Aria belongs to the sheltered kind, Perry - to the savage kind. When Aria is expelled from the security of her dome, she joins Perry, and together they ally to reach their separate goals.
While Under the Never Sky
is hardly super-original, whatever genre tropes are used in it, are done exactly to my taste.
The novel has dual narration, but the choices Veronica Rossi
made here work just right. 3rd person helps her avoid the customary similarities between her characters' voices. The switches between the POVs always happen when it is the most advantageous, no repetitiveness, no excessive navel-gazing (also, very frequent whenever 2-POV structure is used).
Another plus, Under the Never Sky
is more of an adventure story, rather than romance (thank you, Jesus! I mean, Harper Teen). The love story line is strong, but the romance is slow-burning, not angsty, not overwhelming. The priorities are straight here - there are more important things in the characters' lives than a few days-long romantic relationships, things like families and loyalties.
Finally, the characters. I really liked Aria and Perry, especially Perry. There is a soft spot in my heart for a guy who is understanding of and helpful during the special lady days (aka periods).
Basically, Under the Never Sky
, in my eyes, is a perfect mix of adventure and love, sci-fi and romance, entertainment and heartbreak. I am definitely coming back for more. 4/5 stars
The Fault in Our Stars
Author: John Green
Publication Date: 1/10/12
Publisher: Dutton Juvenile
Diagnosed with Stage IV thyroid cancer at 12, Hazel was prepared to die until, at 14, a medical miracle shrunk the tumours in her lungs... for now.
Two years post-miracle, sixteen-year-old Hazel is post-everything else, too; post-high school, post-friends and post-normalcy. And even though she could live for a long time (whatever that means), Hazel lives tethered to an oxygen tank, the tumours tenuously kept at bay with a constant chemical assault.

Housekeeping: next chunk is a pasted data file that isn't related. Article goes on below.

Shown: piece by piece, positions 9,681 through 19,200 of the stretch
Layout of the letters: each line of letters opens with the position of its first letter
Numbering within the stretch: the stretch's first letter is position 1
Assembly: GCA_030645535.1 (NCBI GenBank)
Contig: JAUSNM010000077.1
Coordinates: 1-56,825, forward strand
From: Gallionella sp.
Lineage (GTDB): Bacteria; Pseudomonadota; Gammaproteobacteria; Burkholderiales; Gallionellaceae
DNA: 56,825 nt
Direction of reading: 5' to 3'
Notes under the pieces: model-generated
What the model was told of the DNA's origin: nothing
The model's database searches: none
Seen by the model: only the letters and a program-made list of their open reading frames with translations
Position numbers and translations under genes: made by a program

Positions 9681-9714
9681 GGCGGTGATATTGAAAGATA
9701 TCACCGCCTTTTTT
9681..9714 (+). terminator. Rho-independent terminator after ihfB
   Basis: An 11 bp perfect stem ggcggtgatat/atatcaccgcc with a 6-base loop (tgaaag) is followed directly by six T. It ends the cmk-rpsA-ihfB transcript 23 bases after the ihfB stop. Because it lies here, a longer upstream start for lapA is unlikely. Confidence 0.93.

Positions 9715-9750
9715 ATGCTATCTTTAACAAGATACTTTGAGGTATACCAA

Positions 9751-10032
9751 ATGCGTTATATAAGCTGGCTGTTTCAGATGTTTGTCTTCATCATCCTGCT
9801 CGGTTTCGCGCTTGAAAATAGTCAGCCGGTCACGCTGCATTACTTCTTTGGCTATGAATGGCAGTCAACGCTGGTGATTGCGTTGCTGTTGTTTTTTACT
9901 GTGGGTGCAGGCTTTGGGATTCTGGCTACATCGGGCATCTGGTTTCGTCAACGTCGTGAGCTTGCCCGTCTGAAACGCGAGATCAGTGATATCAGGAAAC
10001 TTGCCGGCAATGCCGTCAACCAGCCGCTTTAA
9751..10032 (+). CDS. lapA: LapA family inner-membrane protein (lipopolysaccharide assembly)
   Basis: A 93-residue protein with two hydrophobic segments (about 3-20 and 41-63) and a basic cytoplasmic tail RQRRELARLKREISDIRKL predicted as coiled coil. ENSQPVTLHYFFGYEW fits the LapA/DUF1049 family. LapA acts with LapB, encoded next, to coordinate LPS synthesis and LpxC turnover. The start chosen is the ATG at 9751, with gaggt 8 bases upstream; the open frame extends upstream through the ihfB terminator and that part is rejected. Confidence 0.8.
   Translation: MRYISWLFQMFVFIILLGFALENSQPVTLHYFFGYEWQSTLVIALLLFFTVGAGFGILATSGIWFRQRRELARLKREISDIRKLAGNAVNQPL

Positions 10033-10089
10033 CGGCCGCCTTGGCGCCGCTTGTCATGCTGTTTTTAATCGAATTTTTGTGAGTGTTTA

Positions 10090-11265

Enter Augustus Waters. A match made at cancer kid support group, Augustus is gorgeous, in remission, and shockingly to her, interested in Hazel. Being with Augustus is both an unexpected destination and a long-needed journey, pushing Hazel to re-examine how sickness and health, life and death, will define her and the legacy that everyone leaves behind.Review: The Fault in Our Stars
currently has a rating of 4.74 on Goodreads, almost everyone I know has given it 5 stars, therefore I'm certain no one would want to read my sour musings, except me and maybe a couple of other like-minded and unimpressed.
What I'd love to know is this - what makes a writer undertake the topic of cancer? So much has already been written about it, so many Lifetime
movies filmed, so many tears shed. It literally has been done to death. What new did John Green
have to bring to the cancer table?
The way I see it, nothing. Having your terminally sick characters be ironic about their illnesses and swap cancer jokes isn't groundbreaking. The Fault in Our Stars
isn't a bad book, but it's a standard cancer book, and, sadly, a standard John Green
book, with standard John Green
humor and standard John Green
characters speaking in the very same John Green
You have a witty and intelligent protagonist (this time 2, Hazel and Augustus - a female and male versions of Miles/Quentin/Colin), a funny, slightly pathetic sidekick (Isaac - another version of Hassan/Chip/Marcus), a mysterious, unhinged girl, Gus's dead ex (Alaska/Margo clone), and, of course, the signature ROAD TRIP. I can't help but recognize these people and this plot, I've read all of Green's novels.
I understand why so many readers would have such an emotional response to the book. Nothing will get the ladies crying quicker than a kid dying of cancer. Add in some long farewells, painkillers, eulogies and funerals - you can collect buckets of tears. But, IMO, here Green aims for the most obvious, the most easily accessible emotions, for the most typical "life lessons." And for all Green's attempts to be subversive and to make fun of "cancer cliches" - inspirational quotes, heroic cancer survivors, etc. he ended up writing about exactly the same things.
Frankly, I think The Fault in Our Stars
is Green's weakest work to date, weaker even than half-baked Zombicorns
. Because this, unlike his earlier works, feels commercial and intentionally tearjerky and insincere. It will probably sell the most copies. 3/5 stars